What is price elasticity?
Basic demand and supply theory tells us that demand will go down when prices go up. But by how much? If you increase prices by 10%, will demand decrease by 10%?
The relationship (correlation) between the price change and the following change in volume sales is what can be expressed in a number: price elasticity. For example, prices increase by 5%, but after that demand drops by 10%. This would imply a ratio of -10%/5% = -2; demand drops twice as much as the price increases in relative terms. Because there is an inverse relationship between prices and demand (demand goes down if prices go up), the number is typically negative.
Keep in mind that the price elasticity is not 1 fixed number for a product; at each price point the number may be different. For example, a TV may be very price elastic at €500 (a typical price for a normal TV) but very in-elastic at €10.000; at €10.000, there might be nobody interested in the TV and lowering by 1% or 2% will likely not change that.
Pitfalls of price elasticity
Many brands look at price elasticity in isolation and estimate volume changes based on that one number, but this is not the correct approach.
- First, think on what level you want to analyse price elasticity effects.
For example, if you are using the price elasticity to estimate demand changes for just one product, it requires a very different analysis than an overall price increase.
- In the current market, brands follow prices very carefully and can sometimes follow a price change you initiated or start one themselves that you might need to follow. Always check your competitor movement and think about how they might react to your moves.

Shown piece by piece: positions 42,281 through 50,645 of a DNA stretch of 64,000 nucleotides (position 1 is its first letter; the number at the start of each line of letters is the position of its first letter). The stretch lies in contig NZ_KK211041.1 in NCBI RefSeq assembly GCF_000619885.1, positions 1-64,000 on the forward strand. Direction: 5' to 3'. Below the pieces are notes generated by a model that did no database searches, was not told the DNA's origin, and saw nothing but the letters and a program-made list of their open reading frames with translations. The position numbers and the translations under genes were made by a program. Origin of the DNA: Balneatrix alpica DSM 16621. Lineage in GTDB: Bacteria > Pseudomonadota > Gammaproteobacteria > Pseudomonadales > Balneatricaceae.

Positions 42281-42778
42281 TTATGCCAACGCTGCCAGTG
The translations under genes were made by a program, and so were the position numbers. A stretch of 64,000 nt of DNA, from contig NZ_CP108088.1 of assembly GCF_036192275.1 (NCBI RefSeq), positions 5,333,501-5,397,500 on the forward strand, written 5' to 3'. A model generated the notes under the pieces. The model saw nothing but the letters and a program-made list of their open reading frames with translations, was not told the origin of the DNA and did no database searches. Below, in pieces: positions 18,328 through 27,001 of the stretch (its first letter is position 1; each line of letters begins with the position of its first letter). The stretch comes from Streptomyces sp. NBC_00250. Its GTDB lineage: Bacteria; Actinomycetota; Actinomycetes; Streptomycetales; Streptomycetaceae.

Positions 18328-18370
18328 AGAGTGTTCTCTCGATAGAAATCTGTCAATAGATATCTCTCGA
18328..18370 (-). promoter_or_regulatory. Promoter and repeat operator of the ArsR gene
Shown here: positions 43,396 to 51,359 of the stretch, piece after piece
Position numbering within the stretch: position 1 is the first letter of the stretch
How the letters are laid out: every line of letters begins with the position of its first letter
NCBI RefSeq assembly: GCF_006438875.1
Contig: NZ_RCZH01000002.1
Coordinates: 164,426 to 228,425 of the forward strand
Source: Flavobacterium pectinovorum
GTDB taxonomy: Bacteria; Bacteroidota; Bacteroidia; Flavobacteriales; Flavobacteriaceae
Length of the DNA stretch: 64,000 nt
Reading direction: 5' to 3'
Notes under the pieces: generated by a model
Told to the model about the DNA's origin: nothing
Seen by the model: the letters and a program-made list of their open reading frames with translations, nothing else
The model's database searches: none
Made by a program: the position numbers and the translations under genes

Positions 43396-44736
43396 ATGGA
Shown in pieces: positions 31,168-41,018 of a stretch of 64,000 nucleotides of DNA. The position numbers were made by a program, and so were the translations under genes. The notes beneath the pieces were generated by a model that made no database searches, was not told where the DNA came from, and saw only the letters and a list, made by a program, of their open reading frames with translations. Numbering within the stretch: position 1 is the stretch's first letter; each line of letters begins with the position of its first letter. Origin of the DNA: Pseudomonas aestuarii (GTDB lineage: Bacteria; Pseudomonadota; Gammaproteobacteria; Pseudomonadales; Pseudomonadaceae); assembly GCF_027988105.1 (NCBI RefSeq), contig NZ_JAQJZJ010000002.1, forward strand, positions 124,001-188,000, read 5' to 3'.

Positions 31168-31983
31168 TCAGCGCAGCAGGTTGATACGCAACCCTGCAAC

- Be mindful of the price-gap with competing products to make sure the price distance is just right for optimal rotation.
- You might want to exempt a few products/brands/countries from your overall price change, where you might run more risk in losing market share (due to higher price elasticities than your competitor). This is also relevant when prices might eventually go down again to prevent a price war, which may lead into a downward price spiral.
How to use price elasticity to steer pricing decisions
- To estimate the demand change from a price change, you first plot historic data and then use the price elasticity that you find to estimate the volume change.
- Find the price elasticity and use it to estimate the volume effect. Ideally you would like to split between promo and non-promo price (and its corresponding sales).
- For individual products, check the price-gap with competition to make sure price distances are optimal.
- If multiple prices are changed at one go, consider making a price elasticity matrix to estimate the effects. This is a simplification, but will serve as a general guideline.
- You should always consider exempting certain products or markets if the price effect is too large compared to your overall portfolio.
- It is important to keep updating the data points with new data, as the market is constantly shifting. With this in mind, be very mindful of the timeline you choose as a base for the analysis; if prices have shifted drastically in the last year, you might want to use data only from the last year to estimate your price curve.
This first blog in our new Master Class series was about price elasticity. Today we discussed the general framework and important things to avoid or keep in mind. Look out for our next blog in a few weeks where we will continue exploring price elasticity analysis. In the future we will cover many more topics such as assortment & distribution analyses and more! Be sure to look out for our next Master Class series blog coming soon!
If you would like to talk to one of our expert consultants on the topic of price elasticities and how to use them to increase your organization’s revenue, please contact us today.